Collecting rent from the deadbeat is the responsibility of your landlord.

    I suggest you immediately inform your landlord about the person going AWOL, when you take him/her your share of the rent, which is ONLY $1,200.

    You could provide him with contact details for the deadbeat, if you wish.

    I don't see that you owe $2,400, IF your landlord granted the deadbeat a cotenancy on a lease.

    After this is resolved, you might be able to allege that the landlord invalidated your leasehold by taking 50% of your formerly 100% leasehold and GIFTING it to the deadbeat.

    However, I'd only mention that the deadbeat is gone missing, but you're handing over your share of the rent which is $1,200.

    Going forward, adult roommates are always troublesome.

    You only have to review what this interloper has done to you by his presence.

    Men and women, women and women, men and men can only reside together when married about 50% of the time; according to divorce statistics.

    Roommates (as adults) are probably only 90% successful over long periods of time.

    I love my wife, and have done so for more than 50 years.

    However, if she predeceases me, I'd live the rest of my alone.
     
  7. mightymoose

    mightymoose Moderator

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    I would expect the lease to hold each cotenant responsible for the full rent, not just a share of it. Maybe the landlord will be nice about it since you have been there so long. Be very apologetic and use big puppy dog eyes when you hand over your check for the rent and maybe the landlord will pay along.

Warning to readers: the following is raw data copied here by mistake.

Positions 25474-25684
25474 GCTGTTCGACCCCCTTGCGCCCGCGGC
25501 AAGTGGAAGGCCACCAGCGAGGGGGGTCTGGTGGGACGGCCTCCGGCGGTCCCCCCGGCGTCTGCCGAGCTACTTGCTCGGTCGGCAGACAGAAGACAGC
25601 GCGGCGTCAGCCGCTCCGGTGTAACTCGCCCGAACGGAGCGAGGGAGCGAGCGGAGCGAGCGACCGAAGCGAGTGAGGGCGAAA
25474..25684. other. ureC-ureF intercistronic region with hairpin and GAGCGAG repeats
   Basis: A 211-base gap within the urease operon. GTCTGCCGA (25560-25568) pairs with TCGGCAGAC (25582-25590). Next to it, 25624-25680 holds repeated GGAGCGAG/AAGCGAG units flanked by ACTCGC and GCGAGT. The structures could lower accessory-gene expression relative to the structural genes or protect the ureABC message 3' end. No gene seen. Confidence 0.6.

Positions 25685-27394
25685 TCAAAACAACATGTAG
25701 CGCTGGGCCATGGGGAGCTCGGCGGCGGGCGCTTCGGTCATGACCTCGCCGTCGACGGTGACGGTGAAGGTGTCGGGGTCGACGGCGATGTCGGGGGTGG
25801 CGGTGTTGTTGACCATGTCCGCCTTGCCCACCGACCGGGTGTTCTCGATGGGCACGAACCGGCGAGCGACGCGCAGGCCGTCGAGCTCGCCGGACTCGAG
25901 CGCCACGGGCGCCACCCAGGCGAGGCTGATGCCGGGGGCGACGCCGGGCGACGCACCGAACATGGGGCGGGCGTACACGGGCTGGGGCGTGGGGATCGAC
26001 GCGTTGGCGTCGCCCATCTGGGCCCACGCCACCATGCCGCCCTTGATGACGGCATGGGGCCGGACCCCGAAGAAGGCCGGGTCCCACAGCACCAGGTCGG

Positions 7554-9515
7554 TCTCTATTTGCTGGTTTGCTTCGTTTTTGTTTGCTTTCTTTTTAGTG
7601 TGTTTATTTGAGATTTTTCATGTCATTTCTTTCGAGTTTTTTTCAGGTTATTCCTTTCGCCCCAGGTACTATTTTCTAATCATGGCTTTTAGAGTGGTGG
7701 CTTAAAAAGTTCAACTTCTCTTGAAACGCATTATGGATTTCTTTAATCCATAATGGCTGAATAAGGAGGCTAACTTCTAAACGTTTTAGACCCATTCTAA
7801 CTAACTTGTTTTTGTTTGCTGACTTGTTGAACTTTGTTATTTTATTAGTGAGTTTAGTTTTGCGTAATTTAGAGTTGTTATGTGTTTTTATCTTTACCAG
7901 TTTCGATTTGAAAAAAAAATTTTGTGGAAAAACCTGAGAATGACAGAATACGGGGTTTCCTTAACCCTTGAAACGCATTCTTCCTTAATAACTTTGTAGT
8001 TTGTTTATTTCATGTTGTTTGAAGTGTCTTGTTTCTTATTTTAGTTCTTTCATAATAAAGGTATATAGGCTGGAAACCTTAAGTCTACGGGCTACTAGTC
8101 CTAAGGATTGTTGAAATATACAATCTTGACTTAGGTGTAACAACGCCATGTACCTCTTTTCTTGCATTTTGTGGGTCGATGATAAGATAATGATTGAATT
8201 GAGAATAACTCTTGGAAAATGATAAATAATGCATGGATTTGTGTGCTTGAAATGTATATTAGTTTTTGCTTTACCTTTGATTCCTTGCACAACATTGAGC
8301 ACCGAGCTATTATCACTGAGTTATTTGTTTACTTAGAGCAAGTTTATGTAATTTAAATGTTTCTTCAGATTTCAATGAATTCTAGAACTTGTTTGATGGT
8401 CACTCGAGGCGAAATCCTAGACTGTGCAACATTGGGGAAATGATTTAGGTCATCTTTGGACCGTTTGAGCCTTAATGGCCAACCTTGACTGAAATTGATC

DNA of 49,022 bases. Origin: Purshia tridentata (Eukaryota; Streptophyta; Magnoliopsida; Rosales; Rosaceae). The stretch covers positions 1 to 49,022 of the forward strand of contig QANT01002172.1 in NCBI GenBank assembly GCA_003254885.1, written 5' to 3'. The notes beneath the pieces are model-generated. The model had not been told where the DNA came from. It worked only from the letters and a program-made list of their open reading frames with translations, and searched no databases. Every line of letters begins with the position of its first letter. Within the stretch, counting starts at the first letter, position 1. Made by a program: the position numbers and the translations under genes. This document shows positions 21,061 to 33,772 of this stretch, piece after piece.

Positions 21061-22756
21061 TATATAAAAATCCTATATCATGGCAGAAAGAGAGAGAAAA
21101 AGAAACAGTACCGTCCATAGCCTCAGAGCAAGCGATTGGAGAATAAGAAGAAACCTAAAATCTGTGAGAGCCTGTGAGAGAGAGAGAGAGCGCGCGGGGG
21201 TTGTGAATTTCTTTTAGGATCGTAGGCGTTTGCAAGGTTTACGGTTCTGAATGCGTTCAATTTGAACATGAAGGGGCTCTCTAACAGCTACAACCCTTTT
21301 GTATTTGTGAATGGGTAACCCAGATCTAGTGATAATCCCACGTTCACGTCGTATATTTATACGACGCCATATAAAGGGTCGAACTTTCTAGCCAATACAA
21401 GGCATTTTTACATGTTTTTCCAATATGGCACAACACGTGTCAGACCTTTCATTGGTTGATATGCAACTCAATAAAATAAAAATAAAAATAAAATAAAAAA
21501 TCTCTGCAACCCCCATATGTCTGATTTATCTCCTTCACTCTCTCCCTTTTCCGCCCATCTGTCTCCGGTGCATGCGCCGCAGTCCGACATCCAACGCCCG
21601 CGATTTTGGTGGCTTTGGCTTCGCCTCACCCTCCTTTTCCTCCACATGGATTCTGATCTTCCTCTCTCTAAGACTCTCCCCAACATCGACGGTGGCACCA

army judge likes this.
  8. zddoodah

    zddoodah Well-Known Member

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    Read this.

    By the way, I would be shocked if your lease does not provide that each of you is jointly and severally liable for the entire $2,400 rent. Therefore, tendering $1,200 to the landlord probably won't solve your problem, unless your landlord is willing to accommodate you by waiting until your roommate gets back.
     
  9. Tom195526

    Tom195526 Law Topic Starter New Member

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    Thanks ArmyJudge for your kind advice and help.

    I greatly appreciate your time and thoughts. Thank you!
     
  10. Tom195526

    Tom195526 Law Topic Starter New Member

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    Thanks Zddoodah. I can't find a copy of the original lease. I will ask the manager for a copy and I'll read it carefully. Thank you once again for your kind advice and help!
     
  11. shrinkmaster

    shrinkmaster Well-Known Member

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    In these situations the landlord only cares that he/she gets his/her rent. I doubt there is a separate agreement for each tenant only that you each live there. You owe the entire rent unless yo want to face possible eviction. Yes its unfair which is a good reason not to have roomates